Send a Tweet
Most Popular Choices
Poll Analyses
Share on Facebook 2 Share on Twitter Printer Friendly Page More Sharing
Exclusive to OpEdNews:
OpEdNews Op Eds   

E'tedal: the Iranian People's Call for Moderation

By       (Page 2 of 2 pages) Become a premium member to see this article and all articles as one long page. (View How Many People Read This)   1 comment
Author 88558
Message Taiyeb Taheri

Will Rouhani's Election Mean Better Relations with the West?

The landslide victory of Hassan Rouhani reflects the Iranian nation's appetite for reforms, in both domestic and foreign policy. However, it does not mean that the ruling oligarchs will interpret it as a vote against themselves. On the contrary, the election outcome will be used by the regime as a basis for presenting Iran as a democratic state.

Last week, Russian Foreign Minister Sergei Lavrov announced that Iran is willing to halt its program of enriching uranium to 20%, a program ostensibly intended to produce medical isotopes using the American-built Tehran reactor. Iran will instead retain its internationally recognized right under the Non-Proliferation Treaty (NPT) to enrich uranium to 3.6% for for use in its civilian nuclear power plants.

A deal could, in fact, soon be made, along the lines of a proposal made by Russian president Vladimir Putin in 2005, under which Russia would provide the 20% enriched uranium needed for medical isotopes. In return, the International Atomic Energy Agency (IAEA) would be allowed full access to all nuclear research and processing plants within Iran. Such an arrangement would lead to a gradual lifting of sanctions imposed on the Iranian nation by the U.S. and its subservient allies in the P5+1.

The rumored deal could also include the return to Iran of Hossein Mousavian, a close ally of Rouhani when he himself was Iran's chief nuclear negotiator. Mousavian has been based at the Woodrow Wilson School of Public and International Affairs in Washington, where he has also been doing the rounds at Chatham House UK. He has also been associated with two Think Tanks in New York, the Carnegie Council of Ethics in International Affairs, and the International Peace Institute. Mousavian has recently co-authored an op-ed in The New York Times with geopolitical strategist Mohammad Ali Shabani, and Shabani himself contributed several articles to the Tehran-based Centre for Strategic Research, which was headed by Rouhani prior to his running for president.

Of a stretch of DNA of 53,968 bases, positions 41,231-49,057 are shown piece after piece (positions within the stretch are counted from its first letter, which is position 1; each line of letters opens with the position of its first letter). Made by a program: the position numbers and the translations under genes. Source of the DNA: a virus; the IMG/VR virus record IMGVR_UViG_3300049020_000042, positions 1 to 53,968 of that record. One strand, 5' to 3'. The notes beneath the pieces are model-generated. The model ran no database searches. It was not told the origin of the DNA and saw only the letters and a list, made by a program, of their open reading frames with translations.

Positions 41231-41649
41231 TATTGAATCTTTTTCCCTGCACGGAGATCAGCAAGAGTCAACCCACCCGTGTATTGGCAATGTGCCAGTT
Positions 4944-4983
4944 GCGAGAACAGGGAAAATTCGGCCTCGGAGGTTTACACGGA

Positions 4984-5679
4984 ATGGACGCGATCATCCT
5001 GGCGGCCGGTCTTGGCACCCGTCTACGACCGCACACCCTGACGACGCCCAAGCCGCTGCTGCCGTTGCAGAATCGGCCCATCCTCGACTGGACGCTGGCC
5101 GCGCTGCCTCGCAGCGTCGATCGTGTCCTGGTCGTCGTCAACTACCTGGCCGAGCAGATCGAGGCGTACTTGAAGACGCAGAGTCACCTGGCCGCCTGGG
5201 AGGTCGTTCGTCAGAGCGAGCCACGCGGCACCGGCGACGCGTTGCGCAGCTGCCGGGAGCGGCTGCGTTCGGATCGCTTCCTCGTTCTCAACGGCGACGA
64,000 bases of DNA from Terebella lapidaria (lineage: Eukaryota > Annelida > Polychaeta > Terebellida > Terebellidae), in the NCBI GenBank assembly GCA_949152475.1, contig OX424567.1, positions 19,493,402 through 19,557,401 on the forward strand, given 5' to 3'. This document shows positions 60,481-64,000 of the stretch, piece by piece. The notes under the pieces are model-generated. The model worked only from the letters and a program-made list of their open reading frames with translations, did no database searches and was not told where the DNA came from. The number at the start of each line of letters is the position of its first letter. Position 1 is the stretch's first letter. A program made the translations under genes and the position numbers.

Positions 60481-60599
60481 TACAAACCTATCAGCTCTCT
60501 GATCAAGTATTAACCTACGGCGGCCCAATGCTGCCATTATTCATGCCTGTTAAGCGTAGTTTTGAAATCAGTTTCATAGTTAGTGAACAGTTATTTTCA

Reforms seem also to be taking place inside Iran. The Fars news agency reported that Jamal Ansari, a prosecutor based in Qazvin, north-west of Tehran, stated that "Iran will no longer be carrying out public executions" (Fars News). So, will the grotesque act of death by stoning in Iran finally be a thing of the past, together with hanging--at least in public?

These early post-election moves by the Iranian regime are no doubt a wise strategy for promoting a more positive image of the Islamic Republic around the world. They are designed, moreover, to take away every excuse for the kind of anti-Iran vitriol spewed by American hawks and Zio-Cons such as Martin Indyk and Daniel L. Byman. It was these respected analysts who contributed to "Which Path to Persia?", the 170- page compendium of imperialist warmongering drivel published four years ago to the day of this writing by the Brookings Institution. It is also time for Israel's chief cartoonist, the affectionately named "BiBi," to go back to the drawing board and come up with some more "Hasbara" to push his Likudnik lunatic agenda.

Out of Iran's population of 76 million, 52 million were born after the Islamic Revolution of 1979. Members of this young generation do not want to make the mistakes of their parents. Their spirits are high, and they are ready to take the first tentative steps toward genuine social reform in an evolutionary process designed by themselves. If the so-called "international community" is truly concerned for the wellbeing of the Iranian people, they will back off and let this process progress! Remember, the Iranians have already voted for E'tedal. Now it's time to see some moderation on both sides.   

 

Next Page  1  |  2

(Note: You can view every article as one long page if you sign up as an Advocate Member, or higher).

 

Rate It | View Ratings

Taiyeb Taheri Social Media Pages: Facebook page url on login Profile not filled in       Twitter page url on login Profile not filled in       Linkedin page url on login Profile not filled in       Instagram page url on login Profile not filled in

Taiyeb Taheri based in England's green and pleasant land. I am a student of History and Geopolitics, and my fields of interests lie in International conflict analysis and in particular how southern and central Asia will adapt to the (more...)
 
Go To Commenting
The views expressed herein are the sole responsibility of the author and do not necessarily reflect those of this website or its editors.
Writers Guidelines
Contact AuthorContact Author Contact EditorContact Editor Author PageView Authors' Articles
Support OpEdNews

OpEdNews depends upon can't survive without your help.

If you value this article and the work of OpEdNews, please either Donate or Purchase a premium membership.

STAY IN THE KNOW
If you've enjoyed this, sign up for our daily or weekly newsletter to get lots of great progressive content.
Daily Weekly     OpEdNews Newsletter
Name
Email
   (Opens new browser window)
 

Most Popular Articles by this Author:     (View All Most Popular Articles by this Author)

E'tedal: the Iranian People's Call for Moderation

To View Comments or Join the Conversation: